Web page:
On June 8 this year, Benfica announced that they would be parting company with coach Quique Sánchez Flores by the old faithful "mutual consent." This was two weeks after the season had finished, two weeks in which the club had gone to the lengths of releasing official statements denying rumours that Flores had been, or was about to be sacked, and a whole month after the Portuguese media had announced Jorge Jesus as Flores' replacement (which Benfica had also vehemently denied).
On June 17, the club announced Jesus as their new head coach and celebrated by going off and buying ten new players before the season started. Plus ça change at the Estádio da Luz, then.
Flores' story was typical of so many Benfica seasons over the last 15 years or so, as a very encouraging start, with the team unbeaten in the league before the winter break, proved to be a false dawn. All the talk of Flores revolutionising the club with his La Liga-exported calm and professionalism was quickly forgotten as Benfica finished 12 points behind the perpetual champions - and their modern day nemesis - FC Porto.
Some said Flores, despite his experience at the helm of volatile Valencia and his distinguished playing career with Real Madrid and Spain, was just too nice. But one of Flores' recent predecessors, José António Camacho was anything but, and he too had failed to restore the 31-time champions to former glories. Roberto Carlos once mocked one of Camacho's furious tirades at his squad of galácticos during his brief 2004 spell in charge at Real Madrid, telling journalists that "if you thump your fist against the table, you just break the table. And it makes your fist hurt." Camacho shrugged, grunted and snorted his way through six months of press conferences, gave opportunities to a few good young players and then slinked off in March 2008, the second of four Benfica managers to occupy the post in a disastrous season.
So it's strange to think today that Benfica really could be entering a new era of stability and success, thanks to the influence of the new coach. The club have only won the title once since 1994, in Giovanni Trapattoni's sole season at the helm in 2005. Unfortunately for Benfiquistas, Trap upped sticks for Stuttgart with his fingerprints still moist on the league trophy, and they've never come close again since.
Jorge Jesus may have nowhere near the trophy haul of his Italian counterpart, but as a Lisbon native the 55-year-old understands the very particular pressure of bossing Portugal's biggest and most popular club. Loathed as he may be to admit it, president Luís Felipe Vieira has taken a leaf out of Porto's book. The northerners appointed Jesualdo Ferreira in 2006, like Jesus an experienced campaigner in Portugal who'd never really had a crack at a top job (save a few short months at Benfica) and who was memorably described by José Mourinho as "an old donkey who's never won anything." What Benfica would give for a dose of Jesualdo's prescription - three successive titles and a Champions League quarter-final.
Jesus' good start has not owed simply to results - his former club Braga lead the table having won all their seven games - but in the style of play that he has so swiftly and successfully imposed on his new charges. Benfica have scored 24 times in their opening seven matches, twice as many as leaders Braga, and since the opening day draw with Marítimo have won six on the bounce. The weekend's 6-0 win at Monsanto in the Portuguese Cup with many of the big guns rested showed this attacking attitude pervades throughout the squad.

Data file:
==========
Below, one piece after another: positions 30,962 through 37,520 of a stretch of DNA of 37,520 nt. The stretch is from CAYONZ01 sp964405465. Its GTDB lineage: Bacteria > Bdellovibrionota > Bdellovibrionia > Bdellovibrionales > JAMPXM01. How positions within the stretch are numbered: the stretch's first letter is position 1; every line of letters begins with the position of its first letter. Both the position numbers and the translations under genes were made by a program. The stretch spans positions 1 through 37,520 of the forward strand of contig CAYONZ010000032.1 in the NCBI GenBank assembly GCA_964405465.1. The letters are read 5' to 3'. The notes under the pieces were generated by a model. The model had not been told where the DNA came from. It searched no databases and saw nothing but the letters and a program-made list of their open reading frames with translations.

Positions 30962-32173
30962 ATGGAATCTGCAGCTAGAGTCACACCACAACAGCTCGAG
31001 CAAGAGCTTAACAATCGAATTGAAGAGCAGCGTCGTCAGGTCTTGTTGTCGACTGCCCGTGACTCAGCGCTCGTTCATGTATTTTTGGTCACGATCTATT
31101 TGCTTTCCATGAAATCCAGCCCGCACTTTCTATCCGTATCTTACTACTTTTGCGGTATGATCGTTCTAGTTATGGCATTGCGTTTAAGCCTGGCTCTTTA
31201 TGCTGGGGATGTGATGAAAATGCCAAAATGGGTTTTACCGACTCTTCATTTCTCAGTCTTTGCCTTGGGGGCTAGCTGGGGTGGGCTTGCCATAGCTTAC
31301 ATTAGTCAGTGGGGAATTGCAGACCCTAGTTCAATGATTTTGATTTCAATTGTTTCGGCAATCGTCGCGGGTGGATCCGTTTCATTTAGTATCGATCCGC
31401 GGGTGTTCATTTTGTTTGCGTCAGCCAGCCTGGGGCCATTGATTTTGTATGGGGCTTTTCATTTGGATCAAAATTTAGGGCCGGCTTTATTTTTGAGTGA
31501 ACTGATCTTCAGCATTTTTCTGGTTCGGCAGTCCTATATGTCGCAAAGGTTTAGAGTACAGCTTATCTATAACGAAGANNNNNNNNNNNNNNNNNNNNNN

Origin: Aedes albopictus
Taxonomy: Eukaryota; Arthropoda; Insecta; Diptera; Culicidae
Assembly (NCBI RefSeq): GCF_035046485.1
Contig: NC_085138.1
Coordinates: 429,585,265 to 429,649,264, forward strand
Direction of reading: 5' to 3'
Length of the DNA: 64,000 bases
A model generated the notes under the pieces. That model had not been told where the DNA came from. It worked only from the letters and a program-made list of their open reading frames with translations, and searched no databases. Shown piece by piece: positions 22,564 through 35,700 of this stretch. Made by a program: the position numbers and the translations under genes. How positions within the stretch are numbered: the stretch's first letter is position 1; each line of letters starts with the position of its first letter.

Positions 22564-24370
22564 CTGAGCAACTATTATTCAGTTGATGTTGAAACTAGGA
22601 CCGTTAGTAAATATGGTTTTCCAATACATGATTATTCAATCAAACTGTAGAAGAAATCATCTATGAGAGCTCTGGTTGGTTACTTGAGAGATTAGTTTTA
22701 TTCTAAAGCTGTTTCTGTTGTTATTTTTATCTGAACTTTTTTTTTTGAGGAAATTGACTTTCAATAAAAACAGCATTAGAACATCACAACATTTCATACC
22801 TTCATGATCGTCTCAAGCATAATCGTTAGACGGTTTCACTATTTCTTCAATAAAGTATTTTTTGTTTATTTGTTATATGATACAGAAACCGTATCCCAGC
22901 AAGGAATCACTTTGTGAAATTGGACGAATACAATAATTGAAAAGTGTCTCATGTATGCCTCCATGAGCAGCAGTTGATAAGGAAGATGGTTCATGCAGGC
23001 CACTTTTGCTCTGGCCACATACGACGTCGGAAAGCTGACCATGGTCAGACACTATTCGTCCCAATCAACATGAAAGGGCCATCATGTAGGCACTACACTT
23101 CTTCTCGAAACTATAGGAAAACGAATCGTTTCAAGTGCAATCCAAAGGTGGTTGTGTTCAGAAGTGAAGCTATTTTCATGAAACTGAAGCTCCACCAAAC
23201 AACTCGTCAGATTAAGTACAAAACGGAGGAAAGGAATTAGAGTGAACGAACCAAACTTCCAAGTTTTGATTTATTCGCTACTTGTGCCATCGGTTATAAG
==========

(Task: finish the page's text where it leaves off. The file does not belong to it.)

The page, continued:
Despite their 100% league record on the road, it is Benfica's form at the Luz which has been key thus far - something Everton must heed when they pitch up on Thursday. Rebuilt just a stone's throw from the old Luz for Euro 2004, it's the biggest and most impressive stadium in Portugal, which is why it has been chosen for the home leg of Portugal's World Cup play-off with Bosnia-Herzegovina. This is no soulless Meccano-style new ground. When the home side are playing well, the atmosphere is something to behold, and Jesus' side have already caught the imagination on home turf this season, notably in the 8-1 demolition of Vitória Setúbal and the 5-0 win over Leixões last time out.
It's not just the momentum of support that bodes well for the remainder of the season. Perhaps looking at the club's recent record of getting through coaches at a rate of knots, Jesus has widely elected to create a stable spine in his team. Goalkeeper Quím, central defenders Luisão and David Luíz, midfielders Pablo Aimar and Carlos Martins and top scorer Óscar Cardozo are all in at least their second year at the club, and well disposed to helping the new boys adapt.
Furthermore, the choice of new blood has moved away from the usual scattergun policy of random big names, with practical signings balancing the fantasy ones. Javier Saviola will make the darting runs onto his compatriot Aimar's through passes, and Ramires (eyecatching for Brazil in the Confederations Cup) is already weighing in with goals from midfield, while Javi García is a fine enforcer in the middle of the park and Cesar Peixoto has versatility and Portuguese league experience going for him.
Outflanked in the South American market by Porto and dwarfed in the academy production stakes by less well-off city rivals Sporting, the penny has finally dropped at the Luz that a rethink was necessary. They've even managed to keep Aimar fit enough to earn a recall to Diego Maradona's squad for the recent World Cup qualifiers. Yet having not yet met either of their main domestic rivals, Everton will provide their biggest test of the season so far.